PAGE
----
Green light for Highlands wind farm

The Kirkan Wind Farm site with the operational Corriemoillie Wind Farm in the background

PLANNING permission has been secured for the build of a new wind farm in the Garve district of the Highlands.

Kirkan Wind Farm will comprise 17 wind turbines with a maximum blade tip of 175m. Each turbine is expected to produce up to 4.8MW of power to create a total of just under 82MW, which would generate enough energy to serve around 85,000 households each year.

The project is being led by a partnership between Coriolis Energy and ESB. RSK Environment was tasked with completing the environmental impact assessment (EIA). RSK Group companies have also supplied archaeological services (Headland Archaeology), hydrogeology and peat risk assessment services (Water Research Centre), forestry/felling advisory services (ADAS), transport/traffic impact assessment services (SCP), and biodiversity net gain advice (RSK Wilding).

RSK was also responsible for managing the consent process and application, responding to stakeholder queries and submitting supplementary environmental information to help the Energy Consents Unit of the Scottish Government make its decision on the application.

Joe Somerville, RSK director and EIA project manager for the scheme, said, “This proposed development is one of the first wind farms in the UK co-located with a battery energy storage system to gain consent. This means that not only does the proposal potentially add significantly to the energy decarbonisation of Scotland and the UK, but it can also contribute to reducing energy curtailment, where energy being produced would otherwise be lost due to the grid being ‘full’, and providing grid stability.”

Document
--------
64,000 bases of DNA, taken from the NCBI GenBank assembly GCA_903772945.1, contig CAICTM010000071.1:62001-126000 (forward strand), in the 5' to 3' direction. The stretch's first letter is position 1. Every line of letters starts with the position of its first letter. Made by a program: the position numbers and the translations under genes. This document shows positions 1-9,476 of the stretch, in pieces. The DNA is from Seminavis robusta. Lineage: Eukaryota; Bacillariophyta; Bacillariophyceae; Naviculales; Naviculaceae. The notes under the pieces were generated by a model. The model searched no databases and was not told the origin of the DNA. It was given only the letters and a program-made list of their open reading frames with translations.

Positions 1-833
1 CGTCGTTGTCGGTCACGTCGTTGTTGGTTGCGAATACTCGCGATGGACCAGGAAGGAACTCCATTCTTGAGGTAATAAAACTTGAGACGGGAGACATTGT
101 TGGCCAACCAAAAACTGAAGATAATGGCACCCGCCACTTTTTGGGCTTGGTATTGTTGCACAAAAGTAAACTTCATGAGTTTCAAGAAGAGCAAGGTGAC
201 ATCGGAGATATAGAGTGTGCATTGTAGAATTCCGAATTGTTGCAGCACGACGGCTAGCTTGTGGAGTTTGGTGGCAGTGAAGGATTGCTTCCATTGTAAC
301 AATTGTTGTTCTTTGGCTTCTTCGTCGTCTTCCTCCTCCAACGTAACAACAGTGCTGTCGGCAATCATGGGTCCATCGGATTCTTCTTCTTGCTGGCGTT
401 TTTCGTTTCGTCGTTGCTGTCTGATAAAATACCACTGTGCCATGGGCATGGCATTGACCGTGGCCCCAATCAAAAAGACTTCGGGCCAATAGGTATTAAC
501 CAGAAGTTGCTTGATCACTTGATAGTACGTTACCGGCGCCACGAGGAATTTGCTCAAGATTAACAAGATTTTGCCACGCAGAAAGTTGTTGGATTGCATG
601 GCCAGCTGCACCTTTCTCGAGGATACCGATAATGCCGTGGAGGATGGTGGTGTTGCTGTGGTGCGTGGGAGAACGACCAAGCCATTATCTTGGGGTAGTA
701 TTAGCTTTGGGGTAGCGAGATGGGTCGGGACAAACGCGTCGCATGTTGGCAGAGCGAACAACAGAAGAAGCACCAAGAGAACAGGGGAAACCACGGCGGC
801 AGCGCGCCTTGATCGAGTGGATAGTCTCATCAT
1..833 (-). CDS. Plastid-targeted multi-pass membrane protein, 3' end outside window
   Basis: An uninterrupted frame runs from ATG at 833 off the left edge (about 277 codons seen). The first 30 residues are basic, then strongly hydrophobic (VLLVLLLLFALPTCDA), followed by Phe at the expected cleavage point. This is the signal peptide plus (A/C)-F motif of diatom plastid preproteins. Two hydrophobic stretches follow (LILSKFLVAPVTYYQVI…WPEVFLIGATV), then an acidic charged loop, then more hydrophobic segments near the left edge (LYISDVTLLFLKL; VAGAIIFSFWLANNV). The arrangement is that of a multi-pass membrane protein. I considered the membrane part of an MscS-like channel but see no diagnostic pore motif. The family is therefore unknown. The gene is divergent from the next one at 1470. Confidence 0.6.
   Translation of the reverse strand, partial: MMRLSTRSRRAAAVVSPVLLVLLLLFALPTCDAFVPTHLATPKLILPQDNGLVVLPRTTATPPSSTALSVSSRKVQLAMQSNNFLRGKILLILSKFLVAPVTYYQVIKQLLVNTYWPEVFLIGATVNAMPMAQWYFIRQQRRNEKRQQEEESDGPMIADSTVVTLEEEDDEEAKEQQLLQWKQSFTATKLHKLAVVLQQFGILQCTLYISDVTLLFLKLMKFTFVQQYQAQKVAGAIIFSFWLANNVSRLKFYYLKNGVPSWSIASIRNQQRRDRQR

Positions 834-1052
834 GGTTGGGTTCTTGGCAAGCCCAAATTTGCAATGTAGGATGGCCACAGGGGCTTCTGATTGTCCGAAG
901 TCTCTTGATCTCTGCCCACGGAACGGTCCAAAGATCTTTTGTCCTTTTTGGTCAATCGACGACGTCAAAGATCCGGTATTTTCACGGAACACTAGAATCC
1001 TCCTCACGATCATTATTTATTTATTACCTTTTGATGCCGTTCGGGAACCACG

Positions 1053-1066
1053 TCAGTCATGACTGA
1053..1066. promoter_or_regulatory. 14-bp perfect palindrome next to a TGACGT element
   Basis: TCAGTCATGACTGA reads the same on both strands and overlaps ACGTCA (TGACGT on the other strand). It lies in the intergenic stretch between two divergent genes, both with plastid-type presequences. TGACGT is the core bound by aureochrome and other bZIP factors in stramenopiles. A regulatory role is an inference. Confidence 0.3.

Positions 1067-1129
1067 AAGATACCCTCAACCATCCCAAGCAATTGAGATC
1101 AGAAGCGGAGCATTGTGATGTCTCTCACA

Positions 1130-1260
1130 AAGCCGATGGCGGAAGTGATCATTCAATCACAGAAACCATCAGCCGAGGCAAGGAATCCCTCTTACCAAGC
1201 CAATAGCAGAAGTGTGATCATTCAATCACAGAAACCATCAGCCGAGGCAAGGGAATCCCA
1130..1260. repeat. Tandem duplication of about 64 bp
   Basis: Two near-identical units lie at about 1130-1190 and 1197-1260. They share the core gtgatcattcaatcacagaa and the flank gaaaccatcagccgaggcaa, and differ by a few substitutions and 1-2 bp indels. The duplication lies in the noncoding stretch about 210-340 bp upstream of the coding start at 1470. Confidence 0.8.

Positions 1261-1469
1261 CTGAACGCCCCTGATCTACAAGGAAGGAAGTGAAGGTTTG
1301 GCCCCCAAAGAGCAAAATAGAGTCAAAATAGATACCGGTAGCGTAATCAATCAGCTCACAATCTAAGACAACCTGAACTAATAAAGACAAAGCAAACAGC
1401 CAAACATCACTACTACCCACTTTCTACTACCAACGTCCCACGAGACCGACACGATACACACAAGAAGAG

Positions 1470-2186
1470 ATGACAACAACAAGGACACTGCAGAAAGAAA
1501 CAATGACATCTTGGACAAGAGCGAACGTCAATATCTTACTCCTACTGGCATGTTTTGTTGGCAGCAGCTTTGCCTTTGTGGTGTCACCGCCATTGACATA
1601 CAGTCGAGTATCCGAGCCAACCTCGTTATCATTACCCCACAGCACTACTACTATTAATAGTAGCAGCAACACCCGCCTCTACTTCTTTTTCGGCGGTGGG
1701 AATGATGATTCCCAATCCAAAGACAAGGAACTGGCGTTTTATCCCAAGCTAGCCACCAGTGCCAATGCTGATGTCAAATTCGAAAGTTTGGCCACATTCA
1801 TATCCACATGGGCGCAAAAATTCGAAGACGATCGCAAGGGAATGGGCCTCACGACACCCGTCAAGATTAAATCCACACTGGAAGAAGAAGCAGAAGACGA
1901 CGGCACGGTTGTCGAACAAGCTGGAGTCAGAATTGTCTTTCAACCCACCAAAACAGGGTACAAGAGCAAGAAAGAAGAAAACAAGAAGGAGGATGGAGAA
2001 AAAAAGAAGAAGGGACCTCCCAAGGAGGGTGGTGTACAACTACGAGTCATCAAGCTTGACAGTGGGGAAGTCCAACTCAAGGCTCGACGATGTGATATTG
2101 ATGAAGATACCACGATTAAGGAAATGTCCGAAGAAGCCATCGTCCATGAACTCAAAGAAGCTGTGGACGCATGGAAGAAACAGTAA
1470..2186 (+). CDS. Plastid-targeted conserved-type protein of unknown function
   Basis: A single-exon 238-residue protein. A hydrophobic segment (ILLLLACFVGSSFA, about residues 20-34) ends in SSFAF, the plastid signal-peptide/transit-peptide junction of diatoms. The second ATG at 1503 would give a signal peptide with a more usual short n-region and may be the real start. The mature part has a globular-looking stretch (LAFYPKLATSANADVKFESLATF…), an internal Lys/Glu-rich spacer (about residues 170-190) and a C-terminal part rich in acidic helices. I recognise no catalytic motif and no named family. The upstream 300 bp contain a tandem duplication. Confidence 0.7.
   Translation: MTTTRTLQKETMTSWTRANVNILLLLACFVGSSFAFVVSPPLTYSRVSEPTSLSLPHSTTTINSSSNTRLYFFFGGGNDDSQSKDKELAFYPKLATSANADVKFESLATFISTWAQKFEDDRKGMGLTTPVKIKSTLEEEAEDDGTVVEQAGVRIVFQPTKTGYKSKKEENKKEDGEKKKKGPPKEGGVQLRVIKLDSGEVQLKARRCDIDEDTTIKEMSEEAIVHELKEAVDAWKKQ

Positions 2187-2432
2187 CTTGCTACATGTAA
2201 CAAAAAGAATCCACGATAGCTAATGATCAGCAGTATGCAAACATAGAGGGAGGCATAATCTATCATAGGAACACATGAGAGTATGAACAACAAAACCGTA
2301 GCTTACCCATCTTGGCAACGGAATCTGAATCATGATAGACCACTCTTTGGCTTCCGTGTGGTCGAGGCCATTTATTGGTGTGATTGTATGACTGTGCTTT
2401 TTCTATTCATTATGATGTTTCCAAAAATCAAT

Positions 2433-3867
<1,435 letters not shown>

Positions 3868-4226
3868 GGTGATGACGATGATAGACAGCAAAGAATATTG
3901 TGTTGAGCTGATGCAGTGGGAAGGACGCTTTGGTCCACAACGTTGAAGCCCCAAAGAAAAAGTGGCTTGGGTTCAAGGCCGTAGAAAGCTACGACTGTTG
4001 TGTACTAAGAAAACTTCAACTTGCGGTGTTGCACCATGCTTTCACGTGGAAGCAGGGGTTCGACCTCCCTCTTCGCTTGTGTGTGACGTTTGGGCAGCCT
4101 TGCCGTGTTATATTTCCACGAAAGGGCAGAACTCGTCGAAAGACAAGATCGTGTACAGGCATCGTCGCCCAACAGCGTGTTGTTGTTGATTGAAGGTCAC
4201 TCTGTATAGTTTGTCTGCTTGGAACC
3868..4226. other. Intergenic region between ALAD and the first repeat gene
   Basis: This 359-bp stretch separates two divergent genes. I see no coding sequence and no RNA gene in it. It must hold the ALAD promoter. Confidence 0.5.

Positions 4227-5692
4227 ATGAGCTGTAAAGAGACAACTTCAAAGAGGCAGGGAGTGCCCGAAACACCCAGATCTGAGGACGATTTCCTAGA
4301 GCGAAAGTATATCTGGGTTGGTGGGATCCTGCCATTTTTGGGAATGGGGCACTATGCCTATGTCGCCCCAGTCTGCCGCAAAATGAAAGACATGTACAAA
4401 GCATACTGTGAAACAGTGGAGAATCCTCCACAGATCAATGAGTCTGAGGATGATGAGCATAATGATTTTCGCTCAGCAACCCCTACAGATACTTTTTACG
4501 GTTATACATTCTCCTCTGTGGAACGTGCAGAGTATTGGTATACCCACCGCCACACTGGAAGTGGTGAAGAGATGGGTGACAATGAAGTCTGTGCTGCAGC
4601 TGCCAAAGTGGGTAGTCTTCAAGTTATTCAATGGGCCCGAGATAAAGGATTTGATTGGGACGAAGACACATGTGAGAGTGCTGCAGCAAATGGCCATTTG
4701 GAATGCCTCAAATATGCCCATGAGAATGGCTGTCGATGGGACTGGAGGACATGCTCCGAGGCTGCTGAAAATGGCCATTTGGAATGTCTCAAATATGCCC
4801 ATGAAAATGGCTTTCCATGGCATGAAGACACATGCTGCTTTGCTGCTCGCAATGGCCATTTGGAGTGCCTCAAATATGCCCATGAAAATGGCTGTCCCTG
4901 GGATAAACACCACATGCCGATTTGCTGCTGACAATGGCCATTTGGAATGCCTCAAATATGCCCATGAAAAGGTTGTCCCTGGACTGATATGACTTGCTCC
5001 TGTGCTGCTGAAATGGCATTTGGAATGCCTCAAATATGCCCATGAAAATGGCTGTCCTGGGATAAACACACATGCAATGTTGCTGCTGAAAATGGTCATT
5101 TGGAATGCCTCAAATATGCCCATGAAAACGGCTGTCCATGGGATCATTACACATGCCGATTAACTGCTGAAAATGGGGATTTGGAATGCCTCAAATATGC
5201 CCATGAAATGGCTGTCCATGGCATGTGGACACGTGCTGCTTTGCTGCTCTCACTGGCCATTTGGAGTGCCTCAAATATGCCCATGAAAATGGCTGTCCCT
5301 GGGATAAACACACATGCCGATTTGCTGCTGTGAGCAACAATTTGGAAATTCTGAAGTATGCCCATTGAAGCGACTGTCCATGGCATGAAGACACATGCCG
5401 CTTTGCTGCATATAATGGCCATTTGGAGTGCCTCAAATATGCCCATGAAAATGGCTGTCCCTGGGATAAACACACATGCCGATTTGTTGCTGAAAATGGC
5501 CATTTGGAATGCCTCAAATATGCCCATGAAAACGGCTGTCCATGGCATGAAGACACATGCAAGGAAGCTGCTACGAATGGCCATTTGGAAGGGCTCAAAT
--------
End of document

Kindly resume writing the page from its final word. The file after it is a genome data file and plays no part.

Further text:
Coriolis Energy development project manager for the scheme, Trevor Hunter, added, “It was incredibly useful to be able to draw on RSK’s wide range of disciplines as part of a complex renewable energy project. Their dedication and expertise have played a pivotal role in securing a successful result for the Kirkan project, for which we are tremendously grateful.

“Of course, we need many more such projects to contribute to our legally binding targets as well, increasing energy security and lowering energy bills, so it is ever more important that projects like Kirkan are given proportionate, fair and efficient consideration and processing by all relevant stakeholders and decision-makers.”